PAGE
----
Hefty and historic week of legislating…
Water infrastructure bill held the key to getting CR over the finish line, as lawmakers worked together to avert government shutdown. Congress took up historic override on far-reaching legislation — voting to override presidential veto of bill allowing terror victims to sue foreign governments. House passed their WRDA, teeing up conference with Senate lawmakers, and next time you visit a public building with a kid in diapers, life might be a bit easier.
Teamwork makes the dream work — this week House and Senate, Republicans and Democrats worked together to pass continuing resolution (CR). The CR funds the federal government at current spending levels through Dec. 9, giving appropriators more time to negotiate 2017 spending measures.
Legislative Vehicle for Continuing Funding Resolution (CR through Dec. 9, 2016)
Sponsor: Rep. Tom Graves [R, GA-14]
How’d it go down?
On Tuesday, the Senate voted 45-55 to block stopgap spending bill. (60 votes were needed to consider the measure.) Democrats largely opposed the CR for the lack of funding for Flint and wanted greater assurance Flint funding would be included in major water projects bill.
House Republicans responded to Democrats’ demands to address Flint in House WRDA with Kildee amendment to authorize $170 million. The deal resolved government funding impasse and pushed CR to the finish line.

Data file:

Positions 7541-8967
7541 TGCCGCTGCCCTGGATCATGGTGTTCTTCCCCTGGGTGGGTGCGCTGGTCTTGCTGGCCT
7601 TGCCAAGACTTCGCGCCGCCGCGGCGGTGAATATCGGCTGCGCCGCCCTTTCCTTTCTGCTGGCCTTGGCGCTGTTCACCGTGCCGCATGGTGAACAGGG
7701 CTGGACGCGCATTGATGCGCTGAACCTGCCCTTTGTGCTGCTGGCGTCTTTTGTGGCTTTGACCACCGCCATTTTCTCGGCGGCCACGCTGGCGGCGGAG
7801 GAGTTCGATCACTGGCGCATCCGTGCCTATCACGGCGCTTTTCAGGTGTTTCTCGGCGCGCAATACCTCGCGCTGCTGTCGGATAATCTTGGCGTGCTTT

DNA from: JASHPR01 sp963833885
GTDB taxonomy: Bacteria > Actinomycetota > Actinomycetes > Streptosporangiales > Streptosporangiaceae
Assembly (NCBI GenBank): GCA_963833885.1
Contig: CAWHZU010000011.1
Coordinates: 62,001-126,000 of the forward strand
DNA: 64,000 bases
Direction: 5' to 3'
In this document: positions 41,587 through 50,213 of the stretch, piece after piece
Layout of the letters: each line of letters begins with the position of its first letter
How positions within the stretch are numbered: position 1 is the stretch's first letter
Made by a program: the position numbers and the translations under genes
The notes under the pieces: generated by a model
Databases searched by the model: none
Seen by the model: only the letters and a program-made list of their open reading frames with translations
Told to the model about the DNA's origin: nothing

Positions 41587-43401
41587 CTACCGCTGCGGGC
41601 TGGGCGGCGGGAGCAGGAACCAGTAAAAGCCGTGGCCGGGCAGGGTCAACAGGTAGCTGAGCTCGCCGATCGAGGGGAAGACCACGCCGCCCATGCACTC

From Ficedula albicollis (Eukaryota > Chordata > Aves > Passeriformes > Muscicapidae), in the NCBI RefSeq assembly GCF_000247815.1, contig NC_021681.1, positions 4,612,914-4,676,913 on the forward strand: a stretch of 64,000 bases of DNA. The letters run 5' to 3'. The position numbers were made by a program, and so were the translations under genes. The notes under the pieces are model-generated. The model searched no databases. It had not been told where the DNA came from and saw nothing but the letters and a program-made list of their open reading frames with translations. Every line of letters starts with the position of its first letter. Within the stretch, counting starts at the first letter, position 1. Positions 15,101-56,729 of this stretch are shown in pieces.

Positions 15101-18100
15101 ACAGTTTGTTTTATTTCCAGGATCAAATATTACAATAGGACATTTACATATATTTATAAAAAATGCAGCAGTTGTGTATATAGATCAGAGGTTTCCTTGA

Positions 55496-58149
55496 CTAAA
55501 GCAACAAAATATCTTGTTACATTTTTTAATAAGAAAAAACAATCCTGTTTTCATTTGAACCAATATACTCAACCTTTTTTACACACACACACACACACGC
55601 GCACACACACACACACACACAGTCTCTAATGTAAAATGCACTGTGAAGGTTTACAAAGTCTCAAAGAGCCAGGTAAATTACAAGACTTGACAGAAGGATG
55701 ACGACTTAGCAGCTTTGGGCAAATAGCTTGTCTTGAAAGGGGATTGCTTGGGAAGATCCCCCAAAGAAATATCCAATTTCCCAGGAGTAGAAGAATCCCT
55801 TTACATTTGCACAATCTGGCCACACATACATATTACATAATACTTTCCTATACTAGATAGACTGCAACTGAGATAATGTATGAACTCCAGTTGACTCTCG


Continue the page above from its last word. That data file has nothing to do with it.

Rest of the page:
On Thursday, President Obama signed the stopgap funding measure into law.
What's included in CR?
CR included provision preventing the SEC from requiring public companies to disclose their political spending, as well as funding for combating Zika virus, implementing CARA, and aiding disaster relief efforts.
Read more in last week's Gavel Down.
Historic week indeed — Congress voted to override veto from President Obama for the first time in his tenure as President of the United States (just months shy of being the first president in 47 years to avoid a veto override). The override vote centered on major legislation that would allow families of 9/11 victims to sue Saudi Arabia. This is a big deal, creating an exception to U.S. laws barring lawsuits against foreign governments and possibly opening up Americans abroad to reciprocal lawsuits.